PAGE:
A number of people identifying as asexual have never had sex and sometimes are met with this criticism: Maybe they hear, "How can you know you're asexual if you've never had sex?" This is, in fact, the only of the typical asexodoubting questions people get when telling others they're asexual that I have personally received. There are also variations on it skeptical of asexuality in general rather than merely skeptical of that individual's asexuality: "I'm sure you would like sex if you tried it." Or if the person has had sex, "Maybe you just didn't have sex with the right person."
And there are asexual responses. In the first few months I was on AVEN, the impression that I got was that the most common sort of response to this was either that people generally know that they want sex before they have sex or that even if someone has never had sex, they can know that they're not interested. This seems plausible enough. But I also got the impression that some people believed that even without having sex, they could know that they didn't like it. Sometimes analogies to food are given: people claim to know that they won't like this or that food before they try it. This bothered me.
Our imaginations are notoriously unreliable for predicting what something is going to be like, what something is going to feel like, whether we're going to like something or not. Of course, sometimes our imagination is right, but it's wrong often enough that we shouldn't take it to be too strong of a predictor. I don't see any reason why sex should be any different. In fact, there are plenty of people who, when imagining some particular sexual act, find it rather repulsive, but they come to like it after trying it a few times.
But this meant that I believed that people in the asexual community generally can't know if they would like sex or not without having ever had it. I felt that this opinion was subversive with respect to the standard asexual line, so I decided that I should just keep my opinion to myself.
However, a few months ago on Apositive, Ghosts started a thread on this subject (Don't knock it till you try it!), where I found out that my "subversive opinion" was actually one that a number of other people held. To a large extent, this is why I'm writing this series on many of the standard criticisms of asexuality: I have somewhat mixed feelings about the standard asexual responses. I really don't like to be subversive, so I tend to try to keep any opinion that challenges the system to myself except when I particularly dislike the system. In this case, I was afraid of somehow subverting asexual identity. However, I've been coming to recognize that many of these "subversive opinions" are ones that quite a number of other people hold too, but might not always readily express on AVEN.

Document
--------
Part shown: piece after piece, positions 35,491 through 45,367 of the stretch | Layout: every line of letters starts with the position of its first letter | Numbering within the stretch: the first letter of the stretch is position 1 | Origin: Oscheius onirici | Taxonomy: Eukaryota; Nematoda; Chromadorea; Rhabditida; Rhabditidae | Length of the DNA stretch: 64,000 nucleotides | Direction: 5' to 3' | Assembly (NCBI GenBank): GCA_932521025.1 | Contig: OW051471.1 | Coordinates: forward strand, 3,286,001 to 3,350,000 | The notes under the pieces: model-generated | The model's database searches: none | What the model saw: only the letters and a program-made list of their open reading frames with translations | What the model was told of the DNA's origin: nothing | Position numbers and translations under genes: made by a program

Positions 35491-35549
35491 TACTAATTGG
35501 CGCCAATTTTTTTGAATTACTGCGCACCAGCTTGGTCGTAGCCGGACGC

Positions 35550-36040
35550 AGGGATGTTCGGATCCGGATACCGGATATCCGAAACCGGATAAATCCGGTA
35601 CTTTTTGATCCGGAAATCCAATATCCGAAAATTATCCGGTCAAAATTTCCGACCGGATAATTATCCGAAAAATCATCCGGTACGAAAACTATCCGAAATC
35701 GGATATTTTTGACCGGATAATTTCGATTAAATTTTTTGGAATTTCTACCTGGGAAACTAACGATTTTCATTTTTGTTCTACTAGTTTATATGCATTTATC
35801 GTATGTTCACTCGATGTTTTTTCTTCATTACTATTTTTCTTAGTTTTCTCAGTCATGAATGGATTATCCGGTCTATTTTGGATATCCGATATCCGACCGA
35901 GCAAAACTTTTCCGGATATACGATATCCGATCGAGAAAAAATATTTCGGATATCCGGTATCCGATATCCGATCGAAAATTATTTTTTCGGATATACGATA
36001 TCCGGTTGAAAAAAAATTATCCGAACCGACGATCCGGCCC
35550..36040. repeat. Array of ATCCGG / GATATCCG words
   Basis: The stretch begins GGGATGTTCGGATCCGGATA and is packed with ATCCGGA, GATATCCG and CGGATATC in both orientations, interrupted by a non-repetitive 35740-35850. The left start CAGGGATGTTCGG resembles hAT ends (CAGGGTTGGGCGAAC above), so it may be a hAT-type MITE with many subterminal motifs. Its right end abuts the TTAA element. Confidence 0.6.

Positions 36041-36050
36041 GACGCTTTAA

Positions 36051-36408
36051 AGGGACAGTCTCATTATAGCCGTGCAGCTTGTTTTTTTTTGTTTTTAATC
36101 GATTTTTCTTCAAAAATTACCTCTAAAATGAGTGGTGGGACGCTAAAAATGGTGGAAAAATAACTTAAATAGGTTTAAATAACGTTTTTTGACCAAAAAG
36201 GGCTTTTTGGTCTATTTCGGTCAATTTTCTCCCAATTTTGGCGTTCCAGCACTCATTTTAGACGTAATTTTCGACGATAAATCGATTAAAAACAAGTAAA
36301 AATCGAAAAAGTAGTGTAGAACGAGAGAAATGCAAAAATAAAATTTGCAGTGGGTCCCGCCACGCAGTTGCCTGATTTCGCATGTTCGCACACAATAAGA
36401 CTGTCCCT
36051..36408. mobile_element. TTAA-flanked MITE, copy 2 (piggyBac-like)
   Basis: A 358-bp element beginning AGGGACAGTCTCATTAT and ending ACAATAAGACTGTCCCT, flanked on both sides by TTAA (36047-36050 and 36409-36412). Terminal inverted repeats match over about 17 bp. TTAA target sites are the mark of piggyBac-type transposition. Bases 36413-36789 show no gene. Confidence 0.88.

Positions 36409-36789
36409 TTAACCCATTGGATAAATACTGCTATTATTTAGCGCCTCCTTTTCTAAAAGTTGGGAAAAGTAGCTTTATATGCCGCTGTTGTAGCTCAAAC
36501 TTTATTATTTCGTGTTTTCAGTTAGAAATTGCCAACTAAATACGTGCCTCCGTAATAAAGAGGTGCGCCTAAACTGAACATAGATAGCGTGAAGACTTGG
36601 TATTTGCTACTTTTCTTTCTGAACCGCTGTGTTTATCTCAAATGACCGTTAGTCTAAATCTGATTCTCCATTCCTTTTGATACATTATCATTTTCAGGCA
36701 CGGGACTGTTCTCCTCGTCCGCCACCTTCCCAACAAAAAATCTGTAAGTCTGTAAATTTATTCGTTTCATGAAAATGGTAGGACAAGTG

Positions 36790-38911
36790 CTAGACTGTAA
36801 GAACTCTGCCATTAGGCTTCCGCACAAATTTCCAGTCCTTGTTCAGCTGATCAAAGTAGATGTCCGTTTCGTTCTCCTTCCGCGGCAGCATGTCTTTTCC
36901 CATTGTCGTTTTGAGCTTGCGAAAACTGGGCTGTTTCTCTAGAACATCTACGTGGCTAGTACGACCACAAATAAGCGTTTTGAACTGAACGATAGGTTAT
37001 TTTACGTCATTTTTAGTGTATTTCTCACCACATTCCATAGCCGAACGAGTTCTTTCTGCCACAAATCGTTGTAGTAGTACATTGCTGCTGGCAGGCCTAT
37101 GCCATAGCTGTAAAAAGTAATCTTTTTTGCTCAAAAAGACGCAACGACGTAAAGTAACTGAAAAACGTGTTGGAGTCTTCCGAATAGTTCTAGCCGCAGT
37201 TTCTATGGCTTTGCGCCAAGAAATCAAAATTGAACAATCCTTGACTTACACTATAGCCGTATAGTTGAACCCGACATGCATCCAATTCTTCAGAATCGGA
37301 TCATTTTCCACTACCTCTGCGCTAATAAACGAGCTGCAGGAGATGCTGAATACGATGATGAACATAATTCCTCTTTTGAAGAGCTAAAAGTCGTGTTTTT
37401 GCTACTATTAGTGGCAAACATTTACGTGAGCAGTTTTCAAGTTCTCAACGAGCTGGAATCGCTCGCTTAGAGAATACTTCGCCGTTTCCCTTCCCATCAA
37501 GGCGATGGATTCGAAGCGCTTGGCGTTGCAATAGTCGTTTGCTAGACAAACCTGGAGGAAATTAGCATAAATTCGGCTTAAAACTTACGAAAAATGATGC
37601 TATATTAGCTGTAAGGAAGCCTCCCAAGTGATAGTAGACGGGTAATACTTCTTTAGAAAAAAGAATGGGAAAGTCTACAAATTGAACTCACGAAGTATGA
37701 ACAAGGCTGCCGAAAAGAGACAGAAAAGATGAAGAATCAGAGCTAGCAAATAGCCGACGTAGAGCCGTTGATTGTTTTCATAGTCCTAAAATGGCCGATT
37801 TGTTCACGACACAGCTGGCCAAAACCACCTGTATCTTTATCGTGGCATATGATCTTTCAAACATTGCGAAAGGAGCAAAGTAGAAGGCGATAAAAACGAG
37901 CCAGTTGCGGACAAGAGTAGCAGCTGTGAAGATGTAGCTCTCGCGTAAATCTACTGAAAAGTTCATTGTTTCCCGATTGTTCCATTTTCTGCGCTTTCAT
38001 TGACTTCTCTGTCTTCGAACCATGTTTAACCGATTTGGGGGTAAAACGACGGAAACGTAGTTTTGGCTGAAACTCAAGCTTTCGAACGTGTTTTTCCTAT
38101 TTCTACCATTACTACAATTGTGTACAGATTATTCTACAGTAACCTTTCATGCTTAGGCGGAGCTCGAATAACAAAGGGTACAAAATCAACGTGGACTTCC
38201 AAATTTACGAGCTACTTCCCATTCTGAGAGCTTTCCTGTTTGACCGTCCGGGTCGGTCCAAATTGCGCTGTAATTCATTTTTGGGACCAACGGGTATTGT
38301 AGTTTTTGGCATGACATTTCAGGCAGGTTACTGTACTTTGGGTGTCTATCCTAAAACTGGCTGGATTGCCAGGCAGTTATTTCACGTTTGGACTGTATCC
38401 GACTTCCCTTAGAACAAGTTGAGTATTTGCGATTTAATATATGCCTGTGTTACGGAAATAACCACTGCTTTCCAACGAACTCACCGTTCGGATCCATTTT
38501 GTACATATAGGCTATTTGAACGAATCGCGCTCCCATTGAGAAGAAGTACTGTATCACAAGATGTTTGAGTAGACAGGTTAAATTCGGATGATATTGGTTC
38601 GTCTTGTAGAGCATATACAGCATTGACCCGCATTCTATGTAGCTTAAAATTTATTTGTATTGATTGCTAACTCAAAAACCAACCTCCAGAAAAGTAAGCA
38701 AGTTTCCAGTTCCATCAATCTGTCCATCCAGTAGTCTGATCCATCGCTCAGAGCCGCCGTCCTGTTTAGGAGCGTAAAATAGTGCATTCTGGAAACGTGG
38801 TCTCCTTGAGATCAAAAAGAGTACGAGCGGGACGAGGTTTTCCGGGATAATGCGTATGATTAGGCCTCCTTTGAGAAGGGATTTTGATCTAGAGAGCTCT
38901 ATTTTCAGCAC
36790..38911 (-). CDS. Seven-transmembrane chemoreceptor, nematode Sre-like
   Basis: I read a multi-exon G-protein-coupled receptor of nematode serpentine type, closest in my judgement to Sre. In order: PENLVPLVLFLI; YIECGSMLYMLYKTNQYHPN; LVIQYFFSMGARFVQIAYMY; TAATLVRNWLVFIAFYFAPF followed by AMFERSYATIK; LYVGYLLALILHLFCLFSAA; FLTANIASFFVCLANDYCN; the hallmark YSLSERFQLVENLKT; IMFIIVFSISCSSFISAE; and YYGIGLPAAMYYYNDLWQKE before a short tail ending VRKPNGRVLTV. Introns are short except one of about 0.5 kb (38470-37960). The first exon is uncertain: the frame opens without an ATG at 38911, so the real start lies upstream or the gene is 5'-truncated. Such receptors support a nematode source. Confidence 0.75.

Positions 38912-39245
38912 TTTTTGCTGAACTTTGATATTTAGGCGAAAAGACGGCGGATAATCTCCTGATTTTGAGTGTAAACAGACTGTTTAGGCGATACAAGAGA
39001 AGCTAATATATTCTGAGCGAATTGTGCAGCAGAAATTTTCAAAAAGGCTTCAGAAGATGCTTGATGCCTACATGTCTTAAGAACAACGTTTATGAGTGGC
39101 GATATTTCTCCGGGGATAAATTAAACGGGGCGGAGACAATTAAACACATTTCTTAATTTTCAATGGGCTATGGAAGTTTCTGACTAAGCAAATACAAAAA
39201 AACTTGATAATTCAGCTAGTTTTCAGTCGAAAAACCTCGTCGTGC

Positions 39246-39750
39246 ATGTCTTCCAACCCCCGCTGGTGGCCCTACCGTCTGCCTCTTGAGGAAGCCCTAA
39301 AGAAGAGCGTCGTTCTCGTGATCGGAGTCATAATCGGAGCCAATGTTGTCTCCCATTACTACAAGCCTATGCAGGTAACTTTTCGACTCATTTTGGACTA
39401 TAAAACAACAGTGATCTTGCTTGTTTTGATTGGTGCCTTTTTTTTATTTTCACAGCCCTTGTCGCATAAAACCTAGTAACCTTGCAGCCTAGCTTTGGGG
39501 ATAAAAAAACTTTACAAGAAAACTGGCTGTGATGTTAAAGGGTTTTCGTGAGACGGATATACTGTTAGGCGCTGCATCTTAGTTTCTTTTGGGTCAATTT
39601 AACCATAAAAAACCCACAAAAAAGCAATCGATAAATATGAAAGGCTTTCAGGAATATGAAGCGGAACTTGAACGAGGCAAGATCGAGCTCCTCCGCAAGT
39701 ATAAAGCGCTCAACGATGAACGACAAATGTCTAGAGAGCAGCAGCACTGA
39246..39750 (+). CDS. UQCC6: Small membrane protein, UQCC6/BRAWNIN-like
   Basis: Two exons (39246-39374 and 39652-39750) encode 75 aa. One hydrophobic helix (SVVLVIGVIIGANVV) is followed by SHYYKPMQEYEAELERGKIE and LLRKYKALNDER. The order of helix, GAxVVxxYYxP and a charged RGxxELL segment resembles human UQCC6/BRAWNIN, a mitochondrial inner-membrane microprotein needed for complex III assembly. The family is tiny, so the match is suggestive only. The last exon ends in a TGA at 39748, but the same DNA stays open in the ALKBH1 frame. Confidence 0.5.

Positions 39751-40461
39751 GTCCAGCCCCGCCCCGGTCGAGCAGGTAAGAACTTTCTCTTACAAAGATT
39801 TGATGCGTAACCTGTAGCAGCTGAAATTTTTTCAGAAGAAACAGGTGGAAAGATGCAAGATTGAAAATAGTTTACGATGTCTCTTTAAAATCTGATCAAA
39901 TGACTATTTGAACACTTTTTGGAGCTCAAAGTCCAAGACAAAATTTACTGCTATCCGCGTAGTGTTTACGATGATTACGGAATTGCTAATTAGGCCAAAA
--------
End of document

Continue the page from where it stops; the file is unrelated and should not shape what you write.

With respect to the asexodoubting response in this post, my thoughts are similar to those about being a late bloomer or not having met the right person yet: even when it's true that the individual in question might like sex if they tried it (in the right circumstances), telling them that they can't know if they're asexual or not if they haven't had sex simply isn't helpful, especially as a response to someone revealing their asexual identity.
People should never be made to feel that they need to have sex to feel normal. Ever. If they don't want to have sex, they don't have to have sex.
Also, asexuality isn't about not liking sex; it's about not experiencing sexual attraction. People may not be able to know if they like sex or not without trying it, but they can know if they experience sexual attraction or not. And with sex, sexual desire seems to be a big part of what makes it fun for most people. And people know if they experience sexual desire. Also, as noted by Ily on the Apositive thread, some people don't like to be touched. As sex involves quite a lot of touching, such individuals can have a pretty good idea that they wouldn't like sex.